Focus on Third Year

Our Third Year allows us an incredible opportunity to spend a year on a scholarly research project in any field we would like to pursue. What do Duke students do with their third year?


During my third year, I’m working and living in Moshi, Tanzania. My research is a clinical project examining the incidence of tuberculosis bacteremia in children with HIV.
-Katherine G.

During my third year, I’m getting an MTS degree from Duke Divinity School. Broadly, I’m interested in the way that Christians interpret medical issues related to end of life care and mental health. I’m currently interviewing evangelical Christian undergraduates regarding their views about depression’s causes and treatment options.
-Amy G.

During my third year, I’m working at the NIH and constructing a novel T-Cell Receptor to use in Adoptive Cellular Therapy for patients with differentiated metastatic thyroid cancer.
-Brandon B.

In my two third years, I’m working on a health services research project and completing a masters in public policy. I’m helping a team of physicians, midlevel providers, clinic staff, performance services engineers, and hospital administrators implement and evaluate the redesign of a primary care clinic that cares for medically and socially complex patients.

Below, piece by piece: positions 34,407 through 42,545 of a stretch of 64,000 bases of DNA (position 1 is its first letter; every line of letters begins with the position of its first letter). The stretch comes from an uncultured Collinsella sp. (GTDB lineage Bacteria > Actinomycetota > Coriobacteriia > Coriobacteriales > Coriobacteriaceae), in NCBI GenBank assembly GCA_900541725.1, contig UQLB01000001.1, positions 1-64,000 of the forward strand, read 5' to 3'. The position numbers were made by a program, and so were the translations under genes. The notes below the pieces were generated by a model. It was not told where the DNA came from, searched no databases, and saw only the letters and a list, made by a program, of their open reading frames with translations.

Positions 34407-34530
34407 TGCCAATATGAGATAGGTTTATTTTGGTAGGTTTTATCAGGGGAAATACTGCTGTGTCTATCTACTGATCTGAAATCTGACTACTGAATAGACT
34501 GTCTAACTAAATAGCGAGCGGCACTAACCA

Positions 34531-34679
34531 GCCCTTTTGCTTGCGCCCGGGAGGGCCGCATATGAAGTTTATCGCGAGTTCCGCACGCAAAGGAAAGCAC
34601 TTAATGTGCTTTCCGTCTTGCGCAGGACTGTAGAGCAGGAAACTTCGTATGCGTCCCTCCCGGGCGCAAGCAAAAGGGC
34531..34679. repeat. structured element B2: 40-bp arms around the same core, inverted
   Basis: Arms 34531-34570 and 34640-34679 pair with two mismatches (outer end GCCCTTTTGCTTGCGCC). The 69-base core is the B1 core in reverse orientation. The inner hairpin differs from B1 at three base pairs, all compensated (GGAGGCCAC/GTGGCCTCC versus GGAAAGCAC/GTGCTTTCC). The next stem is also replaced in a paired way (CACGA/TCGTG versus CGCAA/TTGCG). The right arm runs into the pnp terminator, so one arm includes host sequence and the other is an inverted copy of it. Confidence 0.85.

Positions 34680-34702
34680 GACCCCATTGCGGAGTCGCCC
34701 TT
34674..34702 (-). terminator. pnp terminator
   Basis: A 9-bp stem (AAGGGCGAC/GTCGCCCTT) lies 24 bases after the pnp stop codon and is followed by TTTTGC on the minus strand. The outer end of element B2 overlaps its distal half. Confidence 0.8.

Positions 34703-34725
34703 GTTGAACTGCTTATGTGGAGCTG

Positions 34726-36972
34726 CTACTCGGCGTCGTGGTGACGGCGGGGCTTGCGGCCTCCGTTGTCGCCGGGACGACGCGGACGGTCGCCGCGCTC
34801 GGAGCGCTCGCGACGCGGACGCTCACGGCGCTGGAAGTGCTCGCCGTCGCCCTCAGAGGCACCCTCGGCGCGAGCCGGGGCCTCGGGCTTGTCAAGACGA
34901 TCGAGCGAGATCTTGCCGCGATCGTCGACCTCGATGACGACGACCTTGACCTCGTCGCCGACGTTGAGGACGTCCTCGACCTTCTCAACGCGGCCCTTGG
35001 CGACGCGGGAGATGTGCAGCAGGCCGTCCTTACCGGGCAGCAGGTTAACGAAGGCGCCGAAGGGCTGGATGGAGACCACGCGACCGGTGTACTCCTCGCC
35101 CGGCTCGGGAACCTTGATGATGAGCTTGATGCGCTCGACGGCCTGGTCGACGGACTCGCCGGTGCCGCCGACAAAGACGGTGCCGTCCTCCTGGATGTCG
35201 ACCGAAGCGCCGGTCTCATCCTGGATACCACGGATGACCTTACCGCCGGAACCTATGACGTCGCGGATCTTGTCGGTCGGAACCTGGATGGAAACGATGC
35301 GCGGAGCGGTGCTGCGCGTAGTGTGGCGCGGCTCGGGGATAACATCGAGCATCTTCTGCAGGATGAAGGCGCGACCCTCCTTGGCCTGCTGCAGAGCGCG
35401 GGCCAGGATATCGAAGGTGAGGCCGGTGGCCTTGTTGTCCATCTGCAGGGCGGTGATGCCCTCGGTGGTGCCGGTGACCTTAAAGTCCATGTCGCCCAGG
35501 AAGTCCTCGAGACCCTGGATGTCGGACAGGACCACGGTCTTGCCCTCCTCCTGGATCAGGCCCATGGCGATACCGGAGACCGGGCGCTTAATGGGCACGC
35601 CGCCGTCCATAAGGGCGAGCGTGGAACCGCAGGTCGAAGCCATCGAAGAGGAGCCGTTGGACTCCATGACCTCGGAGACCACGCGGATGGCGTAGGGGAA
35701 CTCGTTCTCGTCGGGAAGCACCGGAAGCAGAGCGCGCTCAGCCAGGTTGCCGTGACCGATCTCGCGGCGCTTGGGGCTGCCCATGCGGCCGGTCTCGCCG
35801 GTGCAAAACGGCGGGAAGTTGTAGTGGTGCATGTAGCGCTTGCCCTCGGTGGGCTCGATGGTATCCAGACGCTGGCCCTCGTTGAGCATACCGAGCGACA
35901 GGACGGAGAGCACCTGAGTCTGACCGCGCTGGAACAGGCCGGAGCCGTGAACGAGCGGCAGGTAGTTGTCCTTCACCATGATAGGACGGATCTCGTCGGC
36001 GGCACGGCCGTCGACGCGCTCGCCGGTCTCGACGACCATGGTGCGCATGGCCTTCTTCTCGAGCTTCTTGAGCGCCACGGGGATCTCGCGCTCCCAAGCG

-Mark D.

During my third year, I’m studying the differences in gene expression between different phenotypes of pancreatic cancer cells.
-Nurah L.

During my third year, I am getting a Master of Public Health from the University of North Carolina. At UNC I have gained a better understanding of population-level health, disease prevention, health policy, epidemiology and a multitude of other subjects that I feel really complement the MD degree I am getting from Duke.
-Emily W.

In my third year, I’m working at Duke-NUS in Singapore to determine how human innate immunity pathways detect dengue virus infection in order to better select attenuated strains for vaccine development.
-Diana N.

In my third year, I am working at the Duke Eye Center to study the functional relevance of polymorphisms in the gene LOXL1, which has been strongly associated with risk for glaucoma in populations worldwide.
-Inas A.


The DukeMed Alumni News recently featured three medical students who used their third year to pursue innovation in clinical care, basic science and global health – read more about them here